Track Patterns of Landfalling and Coastal Tropical Cyclones in the Atlantic Basin, Their Relationship with the North Atlantic Oscillation (NAO), and the Potential Effect of Global Warming

DOI: 10.4236/ajcc.2013.23A002   PDF   HTML     4,082 Downloads   6,666 Views   Citations


Even though the degree of damage inflicted by North Atlantic tropical cyclones (TCs) is highly dependent upon track location and proximity to land, the spatial characteristics of TCs are generally understudied. We investigated the spatial relationships between landfall locations and track patterns of all Cape Verde-type landfalling and coastal TCs that have affected the continental coastline of the western Atlantic Basin by region for the period 1851-2008. The degree of recurvature for these TCs increases progressively from the Central America/Caribbean coast (CA) through the Gulf of Mexico (GOM), Florida peninsula (FLOR), and Atlantic (ATL) coasts. The date (month) of occurrence shows similar increases from the GOM through ATL. These patterns for landfall location, track pattern, and occurrence date generally follow the intra-seasonal movement and intensity variations of the Bermuda High (BH), as represented by increasing North Atlantic Oscillation (NAO) index values from CA through FLOR. Analysis suggests that the region of landfall is primarily controlled by two factors: the amplitude of track recurvature and the longitude at which recurvature begins to dominate track shape. Both of these important steering controls are predominantly influenced by the strength and position of the BH, with increasing strength and/or more northeasterly position of the BH progressively driving landfall from Central America through the Gulf of Mexico and the Atlantic seaboard out to the open sea. The paleorecord suggests that the latitudinal position of the BH exerts an important control over the location of hurricane landfall along the western North Atlantic on millennial time scales. This suggests that global warming may result in a northern shift in TC tracks and increased frequency of landfalls in northern locations.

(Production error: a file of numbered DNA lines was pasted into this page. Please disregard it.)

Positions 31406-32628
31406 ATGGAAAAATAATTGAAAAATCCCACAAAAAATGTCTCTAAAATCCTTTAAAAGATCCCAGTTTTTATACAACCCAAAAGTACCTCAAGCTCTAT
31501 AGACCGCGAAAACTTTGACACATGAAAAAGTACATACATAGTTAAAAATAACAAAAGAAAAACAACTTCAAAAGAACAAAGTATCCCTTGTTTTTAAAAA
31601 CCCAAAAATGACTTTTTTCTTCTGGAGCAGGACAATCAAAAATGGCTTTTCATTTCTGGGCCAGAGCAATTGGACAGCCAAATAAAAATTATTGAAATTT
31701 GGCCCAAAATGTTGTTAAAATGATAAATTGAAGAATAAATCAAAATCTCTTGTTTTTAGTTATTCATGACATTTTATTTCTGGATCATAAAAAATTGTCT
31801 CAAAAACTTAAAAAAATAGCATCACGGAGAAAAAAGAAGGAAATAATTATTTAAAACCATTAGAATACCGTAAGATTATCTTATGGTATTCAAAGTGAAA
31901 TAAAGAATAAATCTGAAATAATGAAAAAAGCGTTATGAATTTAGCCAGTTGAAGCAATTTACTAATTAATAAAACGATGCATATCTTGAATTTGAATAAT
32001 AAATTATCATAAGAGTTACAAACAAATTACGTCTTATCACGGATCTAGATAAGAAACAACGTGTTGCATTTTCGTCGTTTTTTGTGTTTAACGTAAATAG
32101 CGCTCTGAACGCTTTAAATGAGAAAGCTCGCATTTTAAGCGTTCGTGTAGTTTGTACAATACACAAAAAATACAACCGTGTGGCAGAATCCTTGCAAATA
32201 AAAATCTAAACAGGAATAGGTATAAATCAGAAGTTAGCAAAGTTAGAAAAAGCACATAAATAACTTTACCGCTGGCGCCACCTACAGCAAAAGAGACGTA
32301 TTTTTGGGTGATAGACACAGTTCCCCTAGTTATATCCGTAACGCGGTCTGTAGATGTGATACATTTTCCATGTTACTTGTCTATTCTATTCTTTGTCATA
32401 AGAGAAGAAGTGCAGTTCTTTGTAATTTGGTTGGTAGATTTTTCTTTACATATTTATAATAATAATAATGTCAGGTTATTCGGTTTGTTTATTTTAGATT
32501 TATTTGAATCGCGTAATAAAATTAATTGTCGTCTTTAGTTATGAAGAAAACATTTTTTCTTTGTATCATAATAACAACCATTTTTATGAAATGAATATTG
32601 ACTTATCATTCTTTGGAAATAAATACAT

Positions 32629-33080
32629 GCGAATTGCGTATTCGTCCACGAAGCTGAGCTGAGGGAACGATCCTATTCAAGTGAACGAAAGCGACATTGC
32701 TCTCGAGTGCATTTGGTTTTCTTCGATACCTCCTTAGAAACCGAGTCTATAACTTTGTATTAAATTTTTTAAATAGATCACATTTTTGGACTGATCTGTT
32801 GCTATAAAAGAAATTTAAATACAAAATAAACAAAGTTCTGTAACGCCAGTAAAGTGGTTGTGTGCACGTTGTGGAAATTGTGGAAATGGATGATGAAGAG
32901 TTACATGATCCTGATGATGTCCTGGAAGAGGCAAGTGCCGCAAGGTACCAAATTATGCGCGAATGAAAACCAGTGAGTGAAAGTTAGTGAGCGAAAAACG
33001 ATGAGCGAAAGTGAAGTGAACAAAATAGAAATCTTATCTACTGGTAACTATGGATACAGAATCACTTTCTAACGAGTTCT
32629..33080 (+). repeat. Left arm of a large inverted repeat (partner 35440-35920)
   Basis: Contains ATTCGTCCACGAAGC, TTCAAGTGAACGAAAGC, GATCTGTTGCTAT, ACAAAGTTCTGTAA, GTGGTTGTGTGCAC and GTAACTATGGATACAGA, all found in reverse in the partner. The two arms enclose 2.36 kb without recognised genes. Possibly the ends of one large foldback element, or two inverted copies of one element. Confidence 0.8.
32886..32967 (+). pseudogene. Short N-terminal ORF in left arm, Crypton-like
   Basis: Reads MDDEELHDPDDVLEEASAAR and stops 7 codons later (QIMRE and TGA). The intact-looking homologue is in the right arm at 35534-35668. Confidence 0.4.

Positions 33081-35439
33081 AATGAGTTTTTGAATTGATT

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T. McCloskey, T. Bianchette and K. Liu, "Track Patterns of Landfalling and Coastal Tropical Cyclones in the Atlantic Basin, Their Relationship with the North Atlantic Oscillation (NAO), and the Potential Effect of Global Warming," American Journal of Climate Change, Vol. 2 No. 3A, 2013, pp. 12-22. doi: 10.4236/ajcc.2013.23A002.

Conflicts of Interest

The authors declare no conflicts of interest.


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